5. Savasana - include some time in rest before taking on the rest of your day!
  6. Reading/Study - You may choose to read a religious text, or study some yoga text.  The choice is yours.  Meditations from the Mat is a good choice, and an easy read.  It includes 365 brief one page reflections, that I have used as an intro to several of my yoga classes.  Some of my other favorites iinclude Light on Life,  Eastern Body Western Mind, Yoga Sutras and A Spiritual Rennegade's guide to the Good Life.   Check out the Facebook Yoga Book Club that a friend & I started if you want somewhere to discuss yoga texts & find inspiration.

Just yesterday, I had a discussion with a friend who is nearing the end of teacher training.  She had recently come to the conclusion that yoga was much more than where you put your hand, foot or tailbone - YES!!!  Your yoga practice can be about turning inward, how your practice makes you feel, finding balance. You can choose to take your practice into every part of your day.  You may or may not be able to hold fancy poses or teach large groups, but please find and keep the heart and soul of your practice.  The true power of our yoga practice lies within.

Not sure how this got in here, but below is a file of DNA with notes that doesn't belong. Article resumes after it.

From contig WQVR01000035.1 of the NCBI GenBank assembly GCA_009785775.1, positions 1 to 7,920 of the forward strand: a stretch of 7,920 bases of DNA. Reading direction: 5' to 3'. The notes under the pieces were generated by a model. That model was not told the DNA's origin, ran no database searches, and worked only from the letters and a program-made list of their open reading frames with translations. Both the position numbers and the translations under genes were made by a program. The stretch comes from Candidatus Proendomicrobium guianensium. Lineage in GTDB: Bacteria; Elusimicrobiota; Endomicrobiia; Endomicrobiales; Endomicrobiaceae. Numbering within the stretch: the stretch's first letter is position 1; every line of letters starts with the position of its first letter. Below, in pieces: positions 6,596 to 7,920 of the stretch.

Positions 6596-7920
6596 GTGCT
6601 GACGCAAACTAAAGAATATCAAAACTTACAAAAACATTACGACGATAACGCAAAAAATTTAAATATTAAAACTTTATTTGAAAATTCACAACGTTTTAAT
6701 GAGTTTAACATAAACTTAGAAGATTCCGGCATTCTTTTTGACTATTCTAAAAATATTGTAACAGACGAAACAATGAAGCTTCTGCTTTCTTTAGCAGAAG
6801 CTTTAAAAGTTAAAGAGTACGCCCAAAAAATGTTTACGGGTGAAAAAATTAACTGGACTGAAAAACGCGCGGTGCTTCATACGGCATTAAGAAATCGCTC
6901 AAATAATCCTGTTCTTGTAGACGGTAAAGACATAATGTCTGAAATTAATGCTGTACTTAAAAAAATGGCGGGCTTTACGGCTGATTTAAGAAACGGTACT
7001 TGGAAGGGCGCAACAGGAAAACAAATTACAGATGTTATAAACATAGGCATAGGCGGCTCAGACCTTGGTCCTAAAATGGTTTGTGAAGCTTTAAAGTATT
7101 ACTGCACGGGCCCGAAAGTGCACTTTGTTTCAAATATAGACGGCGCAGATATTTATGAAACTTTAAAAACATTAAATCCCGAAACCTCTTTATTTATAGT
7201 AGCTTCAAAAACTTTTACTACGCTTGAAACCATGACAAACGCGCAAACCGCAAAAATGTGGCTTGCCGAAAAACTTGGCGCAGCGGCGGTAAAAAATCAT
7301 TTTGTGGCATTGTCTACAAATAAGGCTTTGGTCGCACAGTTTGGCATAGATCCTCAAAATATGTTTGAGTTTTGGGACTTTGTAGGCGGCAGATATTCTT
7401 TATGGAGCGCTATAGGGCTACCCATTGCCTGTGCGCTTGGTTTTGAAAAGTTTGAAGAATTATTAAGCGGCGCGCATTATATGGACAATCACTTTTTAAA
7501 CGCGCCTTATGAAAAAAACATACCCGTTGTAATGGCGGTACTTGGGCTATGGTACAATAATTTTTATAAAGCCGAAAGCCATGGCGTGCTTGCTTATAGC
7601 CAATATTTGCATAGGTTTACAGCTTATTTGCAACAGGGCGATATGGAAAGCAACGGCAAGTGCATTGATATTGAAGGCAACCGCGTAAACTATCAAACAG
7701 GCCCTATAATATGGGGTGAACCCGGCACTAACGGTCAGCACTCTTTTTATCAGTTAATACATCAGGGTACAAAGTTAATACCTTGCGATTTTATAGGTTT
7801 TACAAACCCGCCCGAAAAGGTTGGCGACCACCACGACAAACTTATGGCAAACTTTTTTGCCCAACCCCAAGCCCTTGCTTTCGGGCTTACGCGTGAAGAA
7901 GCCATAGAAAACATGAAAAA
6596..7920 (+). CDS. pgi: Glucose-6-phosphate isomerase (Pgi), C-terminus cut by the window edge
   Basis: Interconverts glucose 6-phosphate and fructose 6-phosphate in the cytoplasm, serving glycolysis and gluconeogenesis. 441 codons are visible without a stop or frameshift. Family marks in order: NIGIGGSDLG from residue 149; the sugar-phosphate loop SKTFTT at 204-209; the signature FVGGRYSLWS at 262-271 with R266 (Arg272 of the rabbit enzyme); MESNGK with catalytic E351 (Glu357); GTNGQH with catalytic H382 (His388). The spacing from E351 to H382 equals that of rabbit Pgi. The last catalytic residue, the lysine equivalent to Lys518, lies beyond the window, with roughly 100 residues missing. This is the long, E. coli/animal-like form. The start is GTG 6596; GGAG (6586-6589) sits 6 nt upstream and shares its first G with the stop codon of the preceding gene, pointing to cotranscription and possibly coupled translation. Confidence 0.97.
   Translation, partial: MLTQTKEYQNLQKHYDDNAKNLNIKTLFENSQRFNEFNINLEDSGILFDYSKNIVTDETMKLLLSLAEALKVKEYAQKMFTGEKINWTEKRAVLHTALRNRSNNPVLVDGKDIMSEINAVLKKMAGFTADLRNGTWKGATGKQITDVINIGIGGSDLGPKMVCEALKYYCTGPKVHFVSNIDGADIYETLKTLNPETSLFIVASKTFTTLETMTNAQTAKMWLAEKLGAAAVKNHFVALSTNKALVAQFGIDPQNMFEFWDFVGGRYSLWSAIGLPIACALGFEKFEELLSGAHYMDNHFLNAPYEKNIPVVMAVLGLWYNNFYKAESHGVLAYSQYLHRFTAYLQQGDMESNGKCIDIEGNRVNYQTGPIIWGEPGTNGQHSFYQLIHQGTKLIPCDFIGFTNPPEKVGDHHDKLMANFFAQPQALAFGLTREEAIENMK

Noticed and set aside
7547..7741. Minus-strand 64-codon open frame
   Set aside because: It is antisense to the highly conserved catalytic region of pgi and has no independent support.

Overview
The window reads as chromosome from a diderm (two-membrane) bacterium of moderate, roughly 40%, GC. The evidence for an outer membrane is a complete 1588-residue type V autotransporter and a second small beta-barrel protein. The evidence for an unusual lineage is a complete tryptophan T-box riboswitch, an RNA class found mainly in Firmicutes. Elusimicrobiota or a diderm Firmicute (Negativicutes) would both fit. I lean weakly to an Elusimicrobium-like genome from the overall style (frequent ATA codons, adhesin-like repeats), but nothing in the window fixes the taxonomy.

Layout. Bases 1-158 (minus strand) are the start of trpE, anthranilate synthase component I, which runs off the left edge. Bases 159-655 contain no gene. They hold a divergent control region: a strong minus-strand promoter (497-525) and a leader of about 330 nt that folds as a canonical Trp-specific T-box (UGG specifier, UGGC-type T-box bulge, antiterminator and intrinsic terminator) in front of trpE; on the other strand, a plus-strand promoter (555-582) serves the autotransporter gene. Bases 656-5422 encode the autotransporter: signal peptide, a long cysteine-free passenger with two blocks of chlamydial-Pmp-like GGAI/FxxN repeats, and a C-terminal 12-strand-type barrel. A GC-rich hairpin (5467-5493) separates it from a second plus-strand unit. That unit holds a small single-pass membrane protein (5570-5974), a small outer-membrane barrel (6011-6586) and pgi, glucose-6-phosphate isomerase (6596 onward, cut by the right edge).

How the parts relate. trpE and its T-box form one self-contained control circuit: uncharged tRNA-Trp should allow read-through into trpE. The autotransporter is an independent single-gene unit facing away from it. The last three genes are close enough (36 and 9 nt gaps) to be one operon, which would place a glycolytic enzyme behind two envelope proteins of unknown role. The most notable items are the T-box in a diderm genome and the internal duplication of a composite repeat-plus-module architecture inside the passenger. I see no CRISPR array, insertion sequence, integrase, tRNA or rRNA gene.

Namaste - Beth

The Beauty of Now

How often do we judge our limitations (or abilities) based on past experience?  How much time do we spend on plans or worries about the future?  Below, I'm sharing a quote really hit home for me.  One of the most importance aspects of our yoga & meditation practice is to bring ourselves out of the stories that we have created about the past and future.  Learning to enjoy the present moment can change our current lives for the better, and make space for a more promising future.

Your body exists in the past and your mind exists in the future. In yoga, they come together in the present.
— BKS Iyengar